Another influence, that will be most prevalent until about 2003-2005, is the consequence of something we call "corporate cocooning." We coined this phrase a few years ago to describe the phenomenon of workers remaining with employers when they would have preferred to change jobs. With the barrage of messages they received from the news media and other sources about the lack of jobs in the early 1990s, unhappy workers reluctantly stayed in the jobs they had--begrudgingly maintaining their "cocoons" of safety, security, and employment continuity. They felt trapped, however, and looked forward to the day they could escape their circumstances and move to other employment. Now, as people take advantage of the opportunity to escape, the availability of jobs will stimulate and recharge an unprecedented churning in the labor marketplace.

We forecast that the first wave of job-jumpers will be motivated by a desire to simply change jobs. Get another job, any job. The second change, six to 24 months later, will be more deliberate with a focus on a particular career opportunity. The third change will be more motivated by career development issues and compensation.

Dilbert. Another driver for people to change jobs is best characterized by Scott Adams' popular cartoon, Dilbert. There is a rising impatience with inept management and corporate silliness. As ridiculous as many of the Dilbert strips seem to be, they are most definitely real in corporate environments from coast to coast. Many workers are tired of laughing and shaking their heads at the craziness and will change jobs in hopes of finding more sane situations. Unfortunately, the majority of these folks will jump the fence to greener grass only to discover that it's the same crab grass they just left.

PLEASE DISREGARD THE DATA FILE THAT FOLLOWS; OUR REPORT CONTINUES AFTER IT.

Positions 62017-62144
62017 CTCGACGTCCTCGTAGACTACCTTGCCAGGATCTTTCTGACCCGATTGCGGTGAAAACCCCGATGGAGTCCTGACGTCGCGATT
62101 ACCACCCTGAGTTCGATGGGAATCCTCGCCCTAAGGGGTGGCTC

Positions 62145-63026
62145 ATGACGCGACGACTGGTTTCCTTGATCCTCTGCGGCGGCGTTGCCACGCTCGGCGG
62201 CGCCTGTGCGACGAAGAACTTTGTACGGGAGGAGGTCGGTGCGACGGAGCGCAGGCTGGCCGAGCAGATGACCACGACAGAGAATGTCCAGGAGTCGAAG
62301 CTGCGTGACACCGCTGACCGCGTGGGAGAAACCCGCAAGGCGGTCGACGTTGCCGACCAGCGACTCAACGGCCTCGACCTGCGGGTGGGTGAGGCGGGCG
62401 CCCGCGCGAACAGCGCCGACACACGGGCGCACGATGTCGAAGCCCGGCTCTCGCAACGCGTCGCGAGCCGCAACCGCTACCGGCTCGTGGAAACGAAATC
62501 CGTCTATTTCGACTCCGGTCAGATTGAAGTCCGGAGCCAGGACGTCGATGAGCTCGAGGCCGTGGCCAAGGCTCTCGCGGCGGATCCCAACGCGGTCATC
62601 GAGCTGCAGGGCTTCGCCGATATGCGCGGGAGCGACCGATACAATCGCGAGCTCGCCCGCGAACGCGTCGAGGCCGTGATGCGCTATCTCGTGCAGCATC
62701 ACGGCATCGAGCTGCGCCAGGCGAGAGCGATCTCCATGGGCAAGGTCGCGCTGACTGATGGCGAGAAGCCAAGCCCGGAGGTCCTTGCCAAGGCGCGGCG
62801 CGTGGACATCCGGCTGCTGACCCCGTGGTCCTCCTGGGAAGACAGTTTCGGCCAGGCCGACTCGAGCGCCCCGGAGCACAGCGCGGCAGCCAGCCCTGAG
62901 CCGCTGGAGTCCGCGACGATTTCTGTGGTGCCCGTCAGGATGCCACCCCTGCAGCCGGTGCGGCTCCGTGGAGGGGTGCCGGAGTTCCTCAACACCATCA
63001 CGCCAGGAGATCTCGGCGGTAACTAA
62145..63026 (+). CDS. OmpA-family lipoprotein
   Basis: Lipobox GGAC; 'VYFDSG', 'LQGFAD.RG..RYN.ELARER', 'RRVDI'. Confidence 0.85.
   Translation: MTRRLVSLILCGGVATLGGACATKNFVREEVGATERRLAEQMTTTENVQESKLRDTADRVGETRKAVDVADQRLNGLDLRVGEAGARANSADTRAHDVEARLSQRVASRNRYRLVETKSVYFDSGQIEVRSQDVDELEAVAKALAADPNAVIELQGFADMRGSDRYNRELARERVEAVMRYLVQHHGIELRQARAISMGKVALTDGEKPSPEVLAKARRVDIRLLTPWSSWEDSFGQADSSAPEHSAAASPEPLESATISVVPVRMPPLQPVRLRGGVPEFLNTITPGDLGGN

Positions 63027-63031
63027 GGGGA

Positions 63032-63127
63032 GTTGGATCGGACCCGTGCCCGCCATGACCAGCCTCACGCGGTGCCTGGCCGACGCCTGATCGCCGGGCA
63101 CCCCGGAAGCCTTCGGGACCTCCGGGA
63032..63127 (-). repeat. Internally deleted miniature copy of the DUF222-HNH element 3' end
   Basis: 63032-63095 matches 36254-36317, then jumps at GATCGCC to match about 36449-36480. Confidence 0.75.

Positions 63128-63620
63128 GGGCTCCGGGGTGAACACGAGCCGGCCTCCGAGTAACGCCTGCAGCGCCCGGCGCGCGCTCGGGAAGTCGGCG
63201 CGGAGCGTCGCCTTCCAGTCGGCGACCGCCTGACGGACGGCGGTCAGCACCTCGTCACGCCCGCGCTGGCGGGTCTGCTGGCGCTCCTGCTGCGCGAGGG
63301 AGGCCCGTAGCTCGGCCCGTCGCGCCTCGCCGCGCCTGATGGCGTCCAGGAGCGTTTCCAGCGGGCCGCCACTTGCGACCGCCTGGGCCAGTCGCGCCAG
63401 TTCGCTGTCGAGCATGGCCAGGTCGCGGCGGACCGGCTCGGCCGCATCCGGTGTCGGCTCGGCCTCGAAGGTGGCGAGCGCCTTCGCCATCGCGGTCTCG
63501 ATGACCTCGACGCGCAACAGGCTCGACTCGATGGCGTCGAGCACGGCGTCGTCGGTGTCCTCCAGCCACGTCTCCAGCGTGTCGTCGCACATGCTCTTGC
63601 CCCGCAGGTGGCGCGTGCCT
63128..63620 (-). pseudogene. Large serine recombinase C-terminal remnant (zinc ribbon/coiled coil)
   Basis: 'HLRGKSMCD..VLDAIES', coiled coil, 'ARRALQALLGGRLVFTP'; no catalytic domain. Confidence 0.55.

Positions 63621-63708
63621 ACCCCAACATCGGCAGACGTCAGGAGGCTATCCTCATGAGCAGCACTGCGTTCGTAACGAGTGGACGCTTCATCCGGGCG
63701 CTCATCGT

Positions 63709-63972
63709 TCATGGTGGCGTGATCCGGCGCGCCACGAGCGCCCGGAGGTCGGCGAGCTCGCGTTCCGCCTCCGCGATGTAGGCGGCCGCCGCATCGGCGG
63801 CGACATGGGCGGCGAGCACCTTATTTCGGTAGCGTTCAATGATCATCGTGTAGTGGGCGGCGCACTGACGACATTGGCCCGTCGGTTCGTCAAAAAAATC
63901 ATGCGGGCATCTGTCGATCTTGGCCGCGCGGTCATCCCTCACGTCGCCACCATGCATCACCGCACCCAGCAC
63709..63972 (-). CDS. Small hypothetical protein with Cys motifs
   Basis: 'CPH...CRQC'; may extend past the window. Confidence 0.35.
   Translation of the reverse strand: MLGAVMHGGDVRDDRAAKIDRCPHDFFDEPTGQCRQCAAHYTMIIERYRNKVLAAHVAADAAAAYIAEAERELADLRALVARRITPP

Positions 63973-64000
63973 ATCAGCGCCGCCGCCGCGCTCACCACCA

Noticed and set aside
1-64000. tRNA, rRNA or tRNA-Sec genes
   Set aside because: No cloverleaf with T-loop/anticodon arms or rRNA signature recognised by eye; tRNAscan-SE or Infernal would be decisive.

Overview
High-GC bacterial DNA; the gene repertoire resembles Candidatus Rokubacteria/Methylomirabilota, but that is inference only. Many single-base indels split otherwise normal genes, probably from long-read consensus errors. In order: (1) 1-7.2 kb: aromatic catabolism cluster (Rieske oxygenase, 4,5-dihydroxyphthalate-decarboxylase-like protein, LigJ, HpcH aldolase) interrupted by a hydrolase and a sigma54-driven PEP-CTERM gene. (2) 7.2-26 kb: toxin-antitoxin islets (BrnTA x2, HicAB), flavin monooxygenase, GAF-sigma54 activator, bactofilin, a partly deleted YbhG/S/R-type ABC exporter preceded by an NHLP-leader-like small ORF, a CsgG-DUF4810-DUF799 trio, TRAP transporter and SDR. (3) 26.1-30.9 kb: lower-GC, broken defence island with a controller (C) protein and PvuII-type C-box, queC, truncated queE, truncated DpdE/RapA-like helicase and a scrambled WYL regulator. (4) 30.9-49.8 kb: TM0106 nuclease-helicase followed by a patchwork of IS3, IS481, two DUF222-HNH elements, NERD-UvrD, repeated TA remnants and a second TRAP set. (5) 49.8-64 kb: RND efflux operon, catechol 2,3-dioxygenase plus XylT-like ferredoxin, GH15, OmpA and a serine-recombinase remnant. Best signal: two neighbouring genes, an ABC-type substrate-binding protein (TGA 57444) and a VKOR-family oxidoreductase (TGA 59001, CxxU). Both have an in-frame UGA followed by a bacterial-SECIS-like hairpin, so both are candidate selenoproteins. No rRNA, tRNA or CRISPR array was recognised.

This irritation and frustration with thick-headed management will inspire many people to start their own businesses. Many of these operations will be home-based businesses, but certainly not all of them. Start-ups in many fields will be combined with the purchase of existing businesses and franchising to provide thousands with the opportunity to realize their dream. While success may not come as quickly or as strongly as desired, this shift away from working for current employers will pull a lot of good, qualified workers out of the national pool of available labor.

Each of these trends and influencers will feed the need for a growing number of jobs to search for people in a shrinking pool of eligible workers. Employers, almost desperate for decent workers, will intensify their recruiting of employed "targets," challenging further the fragile employment stability in most companies. The resource of unemployed or underemployed workers will no longer be sufficient, so every working person is now fair game for the recruiters.